Friday 21 October 2011

Trying to teach 'Criteria, defeasibility and knowledge'

(This is my attempt to summarise a class discussion of McDowell's 'Criteria, defeasibility and knowledge' though I have to say that, today, I rather felt like a vicar singing the hymn very loudly at the front.)

McDowell’s argument goes deeper and, in the end, concerns the nature of experience. But it is helpful to work up to that from his treatment of other minds. That’s what he does, too.

The problem of other minds starts from the assumption that whilst one can experience another’s behaviour, one cannot experience their mental states. (There is a trivial truth in this claim but it can also be taken to imply a significant epistemological point.) So the challenge is then to answer this question:

How can what we can experience (behaviour) yield knowledge of what we cannot experience (other minds)?

(In the philosophy of mind, this set up is usually accepted and the problem answered in its own terms. But McDowell aims to challenge the terms of the debate, to dissolve the problem before it starts. So I will ignore answers such as ‘the argument from analogy’ or ‘theory theory’.)

One answer is to say that mental concepts are merely short-hands for behaviour. If so, a judgement about behaviour can support a logical deduction to judgement about mental states: behaviourism. BUT behaviourism is implausible (because of pretence / shamming).

Traditional view of criteria
So the erring Wittgensteinians put forward a weaker version of behaviourism. Mental concepts are not quite short-hands for behaviour but when those concepts are defined they include links to forms of behaviour. That is how little Ludwig learns the concept of pain, for example, by looking at others’ behaviour. So such behaviour is – a priori and by definition – good evidence for mental states. But – learning from the objection to behaviourism – such behavioural ‘criteria’ can be defeated / undermined. The behavioural criteria can be satisfied (that is, the right kind of behaviour can be present) but, for some reason or other, the appropriate mental state is not present (it is merely acting, eg.).

McDowell’s objection to the traditional view of criteria
It cannot give us knowledge of other minds. There is NEVER knowledge, even when there is no acting. Why not? Because if the criteria can be satisfied in the absence of the mental state, then even if all goes well and they are not defeated, still that is merely a matter of luck. All I am aware of is that the criteria are satisfied. But whether the other person really is in the mental state for which her behaviour is a criterion is beyond my ken: beyond anything I can experience.

McDowell’s alternative
The above objection suggests that the only way experience of others’ behaviour can yield knowledge of their mental states is if criteria are NOT defeasible. If they are satisfied, the other person must be in the right mental state.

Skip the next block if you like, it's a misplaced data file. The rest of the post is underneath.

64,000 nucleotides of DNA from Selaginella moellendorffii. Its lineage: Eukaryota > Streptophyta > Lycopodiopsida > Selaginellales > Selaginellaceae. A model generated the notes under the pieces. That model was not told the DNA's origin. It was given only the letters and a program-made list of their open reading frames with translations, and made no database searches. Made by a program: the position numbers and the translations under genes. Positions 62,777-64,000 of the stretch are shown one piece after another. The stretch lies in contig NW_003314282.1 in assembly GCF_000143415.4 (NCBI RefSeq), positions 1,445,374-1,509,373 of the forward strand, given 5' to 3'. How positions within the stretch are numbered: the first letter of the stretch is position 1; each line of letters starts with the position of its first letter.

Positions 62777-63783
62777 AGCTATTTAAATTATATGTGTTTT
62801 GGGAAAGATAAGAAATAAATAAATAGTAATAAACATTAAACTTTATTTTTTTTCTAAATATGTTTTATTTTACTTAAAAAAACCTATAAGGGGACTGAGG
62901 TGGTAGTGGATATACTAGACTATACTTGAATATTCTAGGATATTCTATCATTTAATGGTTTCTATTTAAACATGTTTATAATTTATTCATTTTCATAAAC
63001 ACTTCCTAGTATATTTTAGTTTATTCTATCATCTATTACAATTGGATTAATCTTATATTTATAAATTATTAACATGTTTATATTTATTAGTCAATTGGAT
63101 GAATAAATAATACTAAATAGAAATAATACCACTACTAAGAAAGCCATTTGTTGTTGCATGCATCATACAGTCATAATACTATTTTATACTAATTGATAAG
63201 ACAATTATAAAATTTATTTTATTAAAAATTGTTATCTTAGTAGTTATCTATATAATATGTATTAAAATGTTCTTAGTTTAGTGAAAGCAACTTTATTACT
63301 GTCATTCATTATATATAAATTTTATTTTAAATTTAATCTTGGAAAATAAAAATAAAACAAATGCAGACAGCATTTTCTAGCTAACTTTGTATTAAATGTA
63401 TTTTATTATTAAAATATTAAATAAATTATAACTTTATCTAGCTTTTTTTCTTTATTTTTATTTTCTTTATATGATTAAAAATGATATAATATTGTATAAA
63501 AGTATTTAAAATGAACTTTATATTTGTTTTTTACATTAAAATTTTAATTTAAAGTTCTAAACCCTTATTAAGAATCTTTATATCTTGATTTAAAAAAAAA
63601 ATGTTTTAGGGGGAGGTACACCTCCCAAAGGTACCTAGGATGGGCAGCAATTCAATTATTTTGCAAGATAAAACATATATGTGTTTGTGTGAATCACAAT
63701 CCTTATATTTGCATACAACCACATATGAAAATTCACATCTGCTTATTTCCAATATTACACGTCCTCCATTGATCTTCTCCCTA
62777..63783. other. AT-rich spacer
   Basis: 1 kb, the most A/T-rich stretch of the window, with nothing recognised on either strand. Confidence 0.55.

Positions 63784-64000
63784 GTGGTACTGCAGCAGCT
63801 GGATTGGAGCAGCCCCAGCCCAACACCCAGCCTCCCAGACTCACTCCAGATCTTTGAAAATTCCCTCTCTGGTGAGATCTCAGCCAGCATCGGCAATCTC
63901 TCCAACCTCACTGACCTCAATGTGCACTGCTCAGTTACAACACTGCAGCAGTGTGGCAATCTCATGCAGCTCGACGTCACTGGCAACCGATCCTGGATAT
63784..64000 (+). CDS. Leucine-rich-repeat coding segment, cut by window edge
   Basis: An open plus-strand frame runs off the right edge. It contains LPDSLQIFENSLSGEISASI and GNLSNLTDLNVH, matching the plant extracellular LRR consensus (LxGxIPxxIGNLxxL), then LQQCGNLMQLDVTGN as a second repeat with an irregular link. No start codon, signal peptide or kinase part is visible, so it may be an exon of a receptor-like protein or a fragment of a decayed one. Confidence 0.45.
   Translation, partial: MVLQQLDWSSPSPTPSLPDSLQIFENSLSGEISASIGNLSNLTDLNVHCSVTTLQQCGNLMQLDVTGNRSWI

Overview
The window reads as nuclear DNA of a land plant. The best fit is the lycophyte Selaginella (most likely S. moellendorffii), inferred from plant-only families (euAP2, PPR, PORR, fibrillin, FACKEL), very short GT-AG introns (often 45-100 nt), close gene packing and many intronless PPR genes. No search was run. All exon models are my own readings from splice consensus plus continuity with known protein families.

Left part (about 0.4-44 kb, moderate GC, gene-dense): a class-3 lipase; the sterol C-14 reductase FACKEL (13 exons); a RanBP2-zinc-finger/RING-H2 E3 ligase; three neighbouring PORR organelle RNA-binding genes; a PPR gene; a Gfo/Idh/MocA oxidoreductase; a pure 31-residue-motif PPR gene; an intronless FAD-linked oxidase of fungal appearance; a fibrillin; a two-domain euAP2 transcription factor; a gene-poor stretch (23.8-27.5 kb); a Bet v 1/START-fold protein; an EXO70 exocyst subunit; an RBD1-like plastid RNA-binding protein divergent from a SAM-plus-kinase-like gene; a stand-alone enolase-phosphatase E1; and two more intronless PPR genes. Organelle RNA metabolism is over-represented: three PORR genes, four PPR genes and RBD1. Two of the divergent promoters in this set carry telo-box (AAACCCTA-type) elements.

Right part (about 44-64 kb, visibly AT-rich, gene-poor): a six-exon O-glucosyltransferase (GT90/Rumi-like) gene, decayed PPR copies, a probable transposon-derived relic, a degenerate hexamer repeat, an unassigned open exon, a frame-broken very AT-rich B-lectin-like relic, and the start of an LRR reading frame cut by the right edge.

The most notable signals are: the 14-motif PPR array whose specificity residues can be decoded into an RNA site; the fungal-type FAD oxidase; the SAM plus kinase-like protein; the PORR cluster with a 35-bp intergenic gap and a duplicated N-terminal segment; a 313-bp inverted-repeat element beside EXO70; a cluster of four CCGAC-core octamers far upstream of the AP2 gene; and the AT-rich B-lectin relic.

There’s another consequence of that. Criteria are not types of behaviour at least when specified in non-mind-presupposing terms. If they were, and if they were not defeasible, then that would be behaviourism and we’ve already rejected that.

Two responses to that consequence:
1) a criterion is a criterion only in a context; it is a one-off arrangement of the elements. (This is like Williams’ contextualism but applied to the specific case of justification of knowledge of others’ mental states from behaviour.)
2) But it can be seen as a type as long as it isn’t given in non-mind-presupposing terms. All pain behaviour has the common feature that it expresses pain.

So what is going on?
There’s a positive story and a concession.

The positive story: the original assumption that judgements of behaviour are more secure than judgements of other minds is wrong. Once one has been inducted into a language (a language of other mental states), one can see in others’ behaviour, the expression of their mental states. One categorises the behaviour in terms of the mental states.
This positive story is helped by a historical diagnosis. Philosophers have only ignored the expressive possibility of behaviour because of an objectifying attitude to the body which is itself the result of Cartesianism because Descartes splits the mind off from a merely objective res extensa.

The concession: we do not always get things right. But when we do not that is not because the criteria are satisfied but defeated. But rather, we think the criteria are satisfied though they are not.
But this means that, as long things do not go wrong, what we experience is enough to reach out to (the expression of) other minds. The mistake is to think that there is something common between the cases of things going well or badly: the same behaviour. But there isn’t. In one case the behaviour expresses the mental state and in the other it is not. Thinking that there is means that we never have knowledge of other minds. If there isn’t then we sometimes have knowledge of other minds (when all goes well).

The link to the argument from illusion
The problem of other minds starts by taking behaviour which stops short of mental states to be all that can be experienced. Such behaviour is what is common between cases of things going well or badly.

Scepticism about the external world draws a similar conclusion from cases of illusions. Since we can confuse the experience of an illusion of a dagger and the experience of a real dagger, all that there can be to experience is what is common to both: the highest common factor. But if so, experience can never yield knowledge of the world since, if there is a dagger there, that’s merely a matter of luck.

Just as behaviour can be mind-expressing, so experience can be dagger-involving.